Friday, June 6, 2014

Sanskrit origins of English's possessive case using apostrophe

I always wondered where does the apostrophe 's come to mean possessive case. Like John's = Of John, car's = of car etc.

It also struck me the ShaShThI ekavachana षष्ठी एकवचन (sixth vibhakti, singular) for masculine and neuter gender end in -sya. Like rAma-sya = of rAma; deva-sya = of deva etc.

So I did some searching around and here is what I found.

The possessive 's comes from the masculine genitive case ending on -es in Old English. This means that you could say "of [the] man" by simply sticking -es after "man". The genitive case was often used to indicate the possessor of something. In German, the genitive case is still used, and it ends on -(e)s for masculine and neuter singular words: the man = der Mann; the man's house = des Mannes Haus. As you see, the genitive is also used with articles.  [ From]

When the apostrophe mark was introduced into English in the 1500s, it was originally used to show where a letter or syllable had been omitted. 
We still use it this way in contractions, but in fact it’s also how the apostrophe came to be a mark of possession.   
In Old English, long before the apostrophe came into use, the possessive ending for most nouns was es.
A house belonging to John, for example, would have been called something like “Johnes house.” (Another way to show possession was by using the word “of,” as in “the house of John.”)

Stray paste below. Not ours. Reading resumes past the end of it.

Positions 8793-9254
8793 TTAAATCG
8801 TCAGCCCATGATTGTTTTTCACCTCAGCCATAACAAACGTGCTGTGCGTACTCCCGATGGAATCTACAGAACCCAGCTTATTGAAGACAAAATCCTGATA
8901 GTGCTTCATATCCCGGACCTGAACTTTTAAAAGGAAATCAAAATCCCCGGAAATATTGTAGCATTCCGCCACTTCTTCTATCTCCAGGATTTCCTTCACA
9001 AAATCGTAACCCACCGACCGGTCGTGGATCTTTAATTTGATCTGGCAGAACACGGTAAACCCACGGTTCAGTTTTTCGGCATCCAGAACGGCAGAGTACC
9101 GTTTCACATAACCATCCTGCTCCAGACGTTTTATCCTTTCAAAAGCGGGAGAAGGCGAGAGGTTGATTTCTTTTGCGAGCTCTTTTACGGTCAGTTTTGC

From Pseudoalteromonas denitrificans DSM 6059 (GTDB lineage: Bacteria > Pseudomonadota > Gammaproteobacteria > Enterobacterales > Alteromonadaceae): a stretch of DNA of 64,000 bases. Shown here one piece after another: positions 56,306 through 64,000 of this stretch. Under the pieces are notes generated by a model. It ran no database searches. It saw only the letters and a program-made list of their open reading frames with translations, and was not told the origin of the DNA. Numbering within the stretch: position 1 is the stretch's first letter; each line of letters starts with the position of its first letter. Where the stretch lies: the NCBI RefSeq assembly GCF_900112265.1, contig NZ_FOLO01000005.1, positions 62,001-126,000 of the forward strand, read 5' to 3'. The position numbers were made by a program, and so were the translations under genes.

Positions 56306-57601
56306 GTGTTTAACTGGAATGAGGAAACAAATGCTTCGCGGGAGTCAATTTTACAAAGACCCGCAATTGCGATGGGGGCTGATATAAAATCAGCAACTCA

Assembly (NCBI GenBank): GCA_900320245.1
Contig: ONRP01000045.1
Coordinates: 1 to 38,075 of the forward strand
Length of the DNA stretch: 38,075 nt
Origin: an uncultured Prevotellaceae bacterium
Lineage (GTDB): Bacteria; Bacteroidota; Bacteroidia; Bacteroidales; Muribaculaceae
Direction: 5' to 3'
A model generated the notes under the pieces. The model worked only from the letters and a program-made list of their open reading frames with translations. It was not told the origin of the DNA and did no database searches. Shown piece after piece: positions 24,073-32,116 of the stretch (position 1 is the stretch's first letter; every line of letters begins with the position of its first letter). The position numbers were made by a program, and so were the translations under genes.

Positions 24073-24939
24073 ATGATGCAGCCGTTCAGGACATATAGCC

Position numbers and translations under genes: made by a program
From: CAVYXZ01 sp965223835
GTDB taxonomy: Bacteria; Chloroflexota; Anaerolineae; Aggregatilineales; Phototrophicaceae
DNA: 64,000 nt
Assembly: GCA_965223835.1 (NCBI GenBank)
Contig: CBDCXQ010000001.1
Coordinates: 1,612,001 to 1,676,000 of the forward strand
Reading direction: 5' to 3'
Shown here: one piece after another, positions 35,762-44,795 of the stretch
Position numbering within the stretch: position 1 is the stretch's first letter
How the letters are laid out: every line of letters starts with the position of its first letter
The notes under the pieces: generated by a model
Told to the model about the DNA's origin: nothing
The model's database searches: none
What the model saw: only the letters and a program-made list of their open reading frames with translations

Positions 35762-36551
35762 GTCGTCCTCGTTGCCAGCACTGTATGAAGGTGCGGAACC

After the apostrophe came along, a possessive word like “Johnes” was written as “John’s” to show that a letter had been dropped—the e in es.
But the story is not as simple as that.
In Middle English (around 1100-1500) and later, the possessive ending es was often misheard as the possessive pronoun “his.”
This accounts for such erroneous old constructions as “John his house” (meaning “Johnes house”).
Historians have suggested that printers used the apostrophe (“John’s”) as a shortened form of either possessive, the legitimate “Johnes” or the illegitimate “John his.”
In “Axing the Apostrophe,” a 1989 article in English Today, the language writer Adrian Room has called the word for this punctuation mark “a cumbersome name for an awkward object.”
Where does this clunky name come from?
The short answer, John Ayto’s Dictionary of Word Origins tells us, is that we got it via Latin and French from the classical Greek phrase prosoidia apostrophos, literally “accent of turning away.”
[ From ] 


And that is where the Sanskrit influence can be seen, not in 1500's but in Greek times.

(c) shashikant joshi । शशिकांत जोशी । ॐ सर्वे भवन्तु सुखिनः ।
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